• Command hooks of various kinds
    • twinkle lights
    • nice pens
    • a smart speaker
    • soft blanket
    • fun keychain
    • bean bag or inflatable chair (I have to admit, I had no idea what an "inflatable chair" was, but Eliza explained that it's something like this.)
    • a fun collapsible umbrella
    • gift card to Starbucks or food places

    My younger daughter Eleanor is in middle school. She made the point that this is a tough age for gift-giving, because kids are too old for toys but too young for many items that adults would enjoy.

    She suggests:

    If you're looking for unexpected, delightful gifts for recipients of any age, check out the MoMa Gift Store.

    What are your suggestions for good gifts for these ages?

     
  • Crystal Ellefsen 09:00:58 on 2018/11/01 Permalink
    Tags: , , ,   

    30 Tips I Use to Make Myself Happier, Right Now. 

    My book The Happiness Project came out almost ten years ago—wow, that’s hard to believe.

    One of the most important things I learned as part of doing that project, and an idea that I put into practice in my own life all the time, is that I can influence my happiness. Yes of course, sometimes terrible circumstances make it impossible for me to be happy, but it’s almost always possible to be happier, and often with just a few small steps, I can give myself a big boost.

    I try to recognize the fact that I’m feeling blue (oddly, this is often easier said than done) and take action to lift my spirits.

    Here are 30 things I do to make myself happier when I need an immediate boost:

    1. Do ten jumping jacks.
    2. Go outside and look at the sky.
    3. Pet my dog Barnaby. Then…
    4. Text a photo of Barnaby to my family.
    5. Re-read a few chapters of a children’s or YA book in a series I love: Graceling, Harry Potter, Narnia, Melendy Quartet, etc.
    6. Enjoy a beautiful smell.
    7. Do a small good deed for someone else.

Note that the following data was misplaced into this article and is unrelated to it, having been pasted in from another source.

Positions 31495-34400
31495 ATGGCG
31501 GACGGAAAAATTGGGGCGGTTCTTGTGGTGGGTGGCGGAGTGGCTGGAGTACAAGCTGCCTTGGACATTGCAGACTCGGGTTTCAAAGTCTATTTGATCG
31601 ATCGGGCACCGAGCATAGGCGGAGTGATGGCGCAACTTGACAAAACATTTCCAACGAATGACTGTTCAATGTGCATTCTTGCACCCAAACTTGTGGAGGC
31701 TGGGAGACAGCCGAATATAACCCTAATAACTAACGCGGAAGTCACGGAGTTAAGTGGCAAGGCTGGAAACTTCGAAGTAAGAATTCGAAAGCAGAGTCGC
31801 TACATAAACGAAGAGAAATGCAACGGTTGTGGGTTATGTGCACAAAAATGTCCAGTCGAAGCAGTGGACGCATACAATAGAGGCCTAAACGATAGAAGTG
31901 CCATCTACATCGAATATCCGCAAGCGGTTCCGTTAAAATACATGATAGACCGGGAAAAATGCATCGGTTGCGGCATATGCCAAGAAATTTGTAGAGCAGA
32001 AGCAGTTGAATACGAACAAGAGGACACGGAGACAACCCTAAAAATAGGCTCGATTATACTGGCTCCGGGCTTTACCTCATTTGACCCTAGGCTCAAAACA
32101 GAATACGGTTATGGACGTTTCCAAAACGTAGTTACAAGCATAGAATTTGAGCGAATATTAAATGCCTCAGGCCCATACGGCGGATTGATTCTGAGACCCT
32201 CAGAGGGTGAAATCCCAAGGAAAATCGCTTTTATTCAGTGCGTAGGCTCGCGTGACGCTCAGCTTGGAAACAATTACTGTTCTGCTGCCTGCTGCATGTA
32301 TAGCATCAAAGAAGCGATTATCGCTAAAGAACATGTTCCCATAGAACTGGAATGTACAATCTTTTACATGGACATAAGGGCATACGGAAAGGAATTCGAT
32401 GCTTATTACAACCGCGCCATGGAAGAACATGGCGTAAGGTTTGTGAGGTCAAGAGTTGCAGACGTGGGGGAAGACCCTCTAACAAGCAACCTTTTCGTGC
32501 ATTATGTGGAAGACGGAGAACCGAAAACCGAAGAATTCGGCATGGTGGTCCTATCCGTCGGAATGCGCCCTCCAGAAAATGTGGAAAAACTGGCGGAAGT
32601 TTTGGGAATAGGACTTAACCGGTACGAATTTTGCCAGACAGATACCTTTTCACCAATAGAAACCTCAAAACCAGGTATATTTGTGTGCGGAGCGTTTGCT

8. Clear some clutter (I can always find some).
    9. Look for a beautiful color in my surroundings.
    10. Call my sister Elizabeth.
    11. Take a minute to be grateful for some basic aspect of my life: elevators, space heaters, Wikipedia.
    12. Send a family update (to learn more about “update,” listen to episode 2 of the Happier podcast).
    13. Clean off my desk.
    14. Copy some quotations into my giant trove of quotations.
    15. Look at my TimeHop app.
    16. Make sure I’m not cold, hot, thirsty, hungry, need to go to the bathroom, or experiencing mild discomfort: in other words, treat myself like a toddler.
    17. Re-copy my to-do list, so it’s fresh and clean.
    18. Go to the library.
    19. Watch an episode of The Office (American version).
    20. Make the positive argument.
    21. Randomly read a few pages of Virginia Woolf’s A Writer’s Diary.
    22. Make myself a cup of coffee.
    23. Make a plan for some future fun: plan an outing, make a date with a friend, add a book to my library list.
    24. Re-read Winston Churchill’s eulogy for Neville Chamberlain.
    25. Tackle some small, nagging task that’s been weighing on my mind.
    26. Move with more energy, put a smile on my face. When I act happier, I’ll feel happier.
    27. Plan to go to bed early. I always feel better in the morning.
    28. Hug a member of my family (whoever’s available).
    29. Allow myself to do some quick research on a subject that has been fascinating me, but is unrelated to my work.
    30. Listen to Nina Simone sing “Feeling Good.”

    In my books—The Happiness Project, Happier at Home, Better Than Before, The Four TendenciesOuter Order Inner Calm, and My Color PilgrimageI write about why these small actions do make me happier.

    It’s great to have a long menu of choices to consult. Of course, everyone’s list is a bit different. My husband’s list would include “Do a crossword puzzle,” for instance.

    What’s on your list?

     
  • feedwordpress 07:00:58 on 2018/10/30 Permalink
    Tags: , , Dalai Lama, , , hepatitis c, , , , quitting sugar, ,   

    A Question I’m Often Asked: What’s Changed in My Life Since “The Happiness Project” Was Published? 

    Zoikes, it’s hard to believe that almost a full decade has passed since The Happiness Project first hit the shelves. In many ways, my life is much the same—and of course, many things have changed as well. The Tenth Anniversary edition is on shelves today. Order a copy here.

    By far the most important thing that happened was that my husband Jamie’s hepatitis C was cured—a medical miracle.

    As I write about in The Happiness Project and Happier at Home, Jamie got hepatitis C from a blood transfusion during a heart operation when he was eight years old. You really don’t want to have hepatitis C; eventually, it destroys your liver. Jamie tried many treatments over the years, but nothing worked.

    When a new treatment was approved, Jamie went on it right away, and as of January 9, 2015 (a date we celebrate every year), Jamie was cured. You can read more about it in my post "Today is one of the happiest days of my life. Here’s why."

    Brief service announcement: If you support organ donation, sign the registry at organdonor.gov, tell your family that you’d want to donate your organs, or post a message with #organdonor.